Background: Blood
levels of many hormones fluctuate during a 24 hour period and sleep deprivation
affects on this circadian rhythm. The ghrelin hormone is
secreted from gastric cells and stimulates hunger. There are few studies
regarding the 24-hour ghrelin secretion pattern in normal subjects but no studies have been done on the effects of sleep
deprivation on this pattern.

Objective: Assessment
of the 24-hour ghrelin secretion pattern and the effect of sleep deprivation on
this pattern.

and methods: This work was conducted on 16 young military men (19-23
years old) who served in AJA university of Medical sciences. Eight of them had
regular sleep-wake cycle. The second group had not usual arousal cycle. Six
blood samples were taken from each subject within 24 hours. Blood was centrifuged 
and serum was frozen to ?20°C until the various assays were performed. Serum cortisol and ghrelin levels were measured by ELISA

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showed a diurnal rhythm with peak was at 0600h in normal and disrupted sleep
subjects. But ghrelin did not show a significant diurnal  rhythm in both of the groups. Sleep
deprivation had no significant effect on the time pattern of the cortisol and
ghrelin secretion.


 It seems,
in real life, ghrelin does not show a diurnal rhythm and sleep
deprivation does not effect on this rhythm.

Key Words: sleep
deprivation; ghrelin; circadian rhythm




Blood levels of many
hormones change during 24 hour period (1-4). This circadian rhythm in hormone secretion is not only affected by
Sleep / wake cycle (such as GH) but also an endogenous biological timing system
(such as cortisol). Appropriate interaction of sleep and biological system is
necessary for regulating  blood hormone
concentration. Under normal situations the sleep/ wake cycle and
endogenous timing system are harmonized and properly regulate levels of
hormones. However, circadian misalignment may have negative adverse health
consequences on metabolic and hormonal factors (5).

Ghrelin, a 28-amino-acid peptide was
purified in 1999 from rat stomach. Ghrelin
is produced by the oxyntic gland in the stomach (6). Peripheral or central injection of ghrelin increases intake
of food and body weight in rodents(7,8). Plasma  human ghrelin levels increase prior the usual meal
times and fall thereafter (9,10).

Therefore, it seems ghrelin secretion regulate by caloric intake.  Ghrelin also  plays a role in neuroendocrine and behavioral responses to stress (11).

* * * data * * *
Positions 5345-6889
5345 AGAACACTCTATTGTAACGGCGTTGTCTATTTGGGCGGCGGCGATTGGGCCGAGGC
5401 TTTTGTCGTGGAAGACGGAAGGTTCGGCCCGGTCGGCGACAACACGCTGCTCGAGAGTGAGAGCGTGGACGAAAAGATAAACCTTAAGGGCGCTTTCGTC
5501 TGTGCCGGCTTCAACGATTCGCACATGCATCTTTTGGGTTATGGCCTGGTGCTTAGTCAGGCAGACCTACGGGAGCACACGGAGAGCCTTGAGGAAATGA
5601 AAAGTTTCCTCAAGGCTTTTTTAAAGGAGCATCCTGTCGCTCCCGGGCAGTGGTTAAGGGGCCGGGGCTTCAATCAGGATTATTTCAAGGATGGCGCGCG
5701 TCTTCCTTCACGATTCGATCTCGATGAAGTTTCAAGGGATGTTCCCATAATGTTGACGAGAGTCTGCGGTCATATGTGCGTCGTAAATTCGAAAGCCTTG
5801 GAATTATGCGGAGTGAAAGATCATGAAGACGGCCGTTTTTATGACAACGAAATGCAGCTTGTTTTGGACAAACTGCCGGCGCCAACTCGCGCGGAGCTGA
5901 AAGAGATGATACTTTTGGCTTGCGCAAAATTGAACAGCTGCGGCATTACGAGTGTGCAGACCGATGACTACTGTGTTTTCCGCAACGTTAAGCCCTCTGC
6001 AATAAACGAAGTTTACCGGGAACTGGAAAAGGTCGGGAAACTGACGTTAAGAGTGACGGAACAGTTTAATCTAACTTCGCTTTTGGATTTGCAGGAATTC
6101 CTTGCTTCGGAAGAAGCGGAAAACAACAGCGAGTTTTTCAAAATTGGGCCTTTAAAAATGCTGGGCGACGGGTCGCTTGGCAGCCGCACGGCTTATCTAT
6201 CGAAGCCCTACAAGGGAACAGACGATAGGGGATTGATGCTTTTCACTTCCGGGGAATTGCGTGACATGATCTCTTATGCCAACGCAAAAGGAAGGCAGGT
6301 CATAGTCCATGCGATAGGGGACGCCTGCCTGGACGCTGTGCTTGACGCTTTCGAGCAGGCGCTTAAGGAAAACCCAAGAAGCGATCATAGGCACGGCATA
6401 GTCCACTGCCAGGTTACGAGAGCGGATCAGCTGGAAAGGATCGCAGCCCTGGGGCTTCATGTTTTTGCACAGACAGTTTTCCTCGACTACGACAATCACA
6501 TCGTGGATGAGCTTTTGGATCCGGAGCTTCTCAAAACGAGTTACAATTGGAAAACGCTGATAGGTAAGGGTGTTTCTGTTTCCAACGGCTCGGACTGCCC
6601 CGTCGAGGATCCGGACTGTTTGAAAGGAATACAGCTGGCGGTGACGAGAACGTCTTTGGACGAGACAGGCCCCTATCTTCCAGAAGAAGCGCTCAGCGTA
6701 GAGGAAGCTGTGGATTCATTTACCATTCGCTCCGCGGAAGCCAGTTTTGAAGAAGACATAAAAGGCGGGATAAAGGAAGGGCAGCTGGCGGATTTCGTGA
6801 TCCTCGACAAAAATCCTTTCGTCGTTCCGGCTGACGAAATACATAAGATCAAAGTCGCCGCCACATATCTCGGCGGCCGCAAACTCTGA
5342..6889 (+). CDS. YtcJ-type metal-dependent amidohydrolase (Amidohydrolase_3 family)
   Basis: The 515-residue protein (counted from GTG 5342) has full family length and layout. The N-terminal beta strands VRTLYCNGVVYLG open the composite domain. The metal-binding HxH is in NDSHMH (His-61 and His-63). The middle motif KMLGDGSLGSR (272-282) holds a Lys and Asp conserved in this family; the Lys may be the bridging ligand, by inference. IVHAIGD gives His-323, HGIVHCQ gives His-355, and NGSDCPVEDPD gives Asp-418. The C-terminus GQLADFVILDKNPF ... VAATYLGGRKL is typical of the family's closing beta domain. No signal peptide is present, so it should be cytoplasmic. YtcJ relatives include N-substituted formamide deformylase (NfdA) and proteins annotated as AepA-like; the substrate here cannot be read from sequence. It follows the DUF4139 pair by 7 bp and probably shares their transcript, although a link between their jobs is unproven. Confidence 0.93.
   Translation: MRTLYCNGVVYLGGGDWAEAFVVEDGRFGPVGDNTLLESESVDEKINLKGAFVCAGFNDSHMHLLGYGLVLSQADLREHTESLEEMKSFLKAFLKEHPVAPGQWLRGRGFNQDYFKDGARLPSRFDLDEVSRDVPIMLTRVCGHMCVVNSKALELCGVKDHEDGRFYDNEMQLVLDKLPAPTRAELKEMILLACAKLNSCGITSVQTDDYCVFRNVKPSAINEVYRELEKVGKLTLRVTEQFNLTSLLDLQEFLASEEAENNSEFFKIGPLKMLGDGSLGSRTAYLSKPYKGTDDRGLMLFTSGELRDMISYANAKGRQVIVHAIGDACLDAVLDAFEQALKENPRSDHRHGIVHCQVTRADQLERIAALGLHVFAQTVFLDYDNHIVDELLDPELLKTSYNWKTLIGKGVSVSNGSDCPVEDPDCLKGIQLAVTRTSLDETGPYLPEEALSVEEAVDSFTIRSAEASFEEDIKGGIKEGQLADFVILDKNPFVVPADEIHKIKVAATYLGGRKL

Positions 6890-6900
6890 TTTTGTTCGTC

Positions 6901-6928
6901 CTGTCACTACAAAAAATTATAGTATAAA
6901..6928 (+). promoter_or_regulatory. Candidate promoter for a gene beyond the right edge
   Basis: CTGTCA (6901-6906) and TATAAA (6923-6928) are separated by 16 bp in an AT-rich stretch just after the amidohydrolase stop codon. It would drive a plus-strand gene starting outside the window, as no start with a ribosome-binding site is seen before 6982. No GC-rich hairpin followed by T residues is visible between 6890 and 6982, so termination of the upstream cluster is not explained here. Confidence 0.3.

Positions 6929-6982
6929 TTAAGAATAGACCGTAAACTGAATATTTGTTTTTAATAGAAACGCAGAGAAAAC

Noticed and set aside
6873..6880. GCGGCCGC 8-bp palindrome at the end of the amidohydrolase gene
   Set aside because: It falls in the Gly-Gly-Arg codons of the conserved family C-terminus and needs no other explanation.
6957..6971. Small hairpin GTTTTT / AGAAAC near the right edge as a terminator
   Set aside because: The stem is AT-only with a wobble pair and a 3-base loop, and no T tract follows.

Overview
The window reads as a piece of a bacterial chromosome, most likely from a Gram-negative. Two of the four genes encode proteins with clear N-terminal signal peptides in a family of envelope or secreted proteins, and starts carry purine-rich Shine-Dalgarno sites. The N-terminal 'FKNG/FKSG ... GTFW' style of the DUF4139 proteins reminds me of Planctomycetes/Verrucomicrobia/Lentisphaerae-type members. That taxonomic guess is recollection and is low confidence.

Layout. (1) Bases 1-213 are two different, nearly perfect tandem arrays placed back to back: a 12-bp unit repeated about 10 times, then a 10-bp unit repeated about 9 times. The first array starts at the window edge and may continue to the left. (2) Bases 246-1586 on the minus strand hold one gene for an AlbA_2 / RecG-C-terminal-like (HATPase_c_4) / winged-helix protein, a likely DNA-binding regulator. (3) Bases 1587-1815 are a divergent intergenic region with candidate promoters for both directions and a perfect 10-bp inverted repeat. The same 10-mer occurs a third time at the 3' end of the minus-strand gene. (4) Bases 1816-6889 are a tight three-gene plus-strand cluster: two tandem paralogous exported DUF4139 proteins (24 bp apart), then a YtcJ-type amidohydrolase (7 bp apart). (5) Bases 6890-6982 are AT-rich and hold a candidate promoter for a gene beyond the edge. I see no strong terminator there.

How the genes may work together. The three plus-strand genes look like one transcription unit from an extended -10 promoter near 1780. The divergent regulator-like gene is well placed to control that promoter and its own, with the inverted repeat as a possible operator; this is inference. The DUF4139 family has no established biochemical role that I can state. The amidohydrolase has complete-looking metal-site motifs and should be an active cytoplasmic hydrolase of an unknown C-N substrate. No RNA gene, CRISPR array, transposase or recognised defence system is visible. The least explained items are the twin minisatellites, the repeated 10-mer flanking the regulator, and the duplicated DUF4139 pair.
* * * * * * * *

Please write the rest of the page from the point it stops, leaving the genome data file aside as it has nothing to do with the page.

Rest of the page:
Previous reports have
shown the release of hormones such as ghrelin and leptin, which play a central
role in regulating glucose and appetite is dependent on sleep duration and
quality. Therefore, sleep loss may have adverse effects on endocrine function
and metabolism (12).

Few studies have been conducted on the 24-hour pattern of ghrelin
secretion in subjects who have a normal sleep duration (13,14). but with our knowledge, no studies has been done
on the effects of sleep deprivation on this pattern.Therefore, our study
was done to establish whether :

 1) Does the serum ghrelin levels follow a
circadian rhythm in soliders with normal sleep.

 2) Does the shift work affect the pattern of
24 hours of ghrelin secretion?

and methods


study was conducted on healthy young soldiers who served in AJA university of Medical
sciences. They had 19-23 years old. After the
necessary explanations in relation to this research they were invited to
participate in this study. 16 soldiers accepted our
invitation. First group had regular sleep-wake cycle. The soldiers were
sleeping from 22 pm until 6 am and woke the rest of the day and were doing
their daily tasks. The second group consisted of individuals who had not normal
arousal cycle. Their plan within 24 hours was: Two hours
awake for guard, standby two hours and sleep two hours. The program was repeated during 24 hours.

Participants in the
study were given meals three per day (breakfast, lunch, dinner) at specified

Blood sampling and hormone assay

Blood samples were taken taken at four hour intervals during
both wakefulness and sleep for a total of 24 hours (from 10 A.M on day 1 until 6 A.M on day 2). Therefore, six blood
samples were taken from each subject within 24 hours.

was collected in tubes, which were stored on ice and contained Na-EDTA (1 mg/ml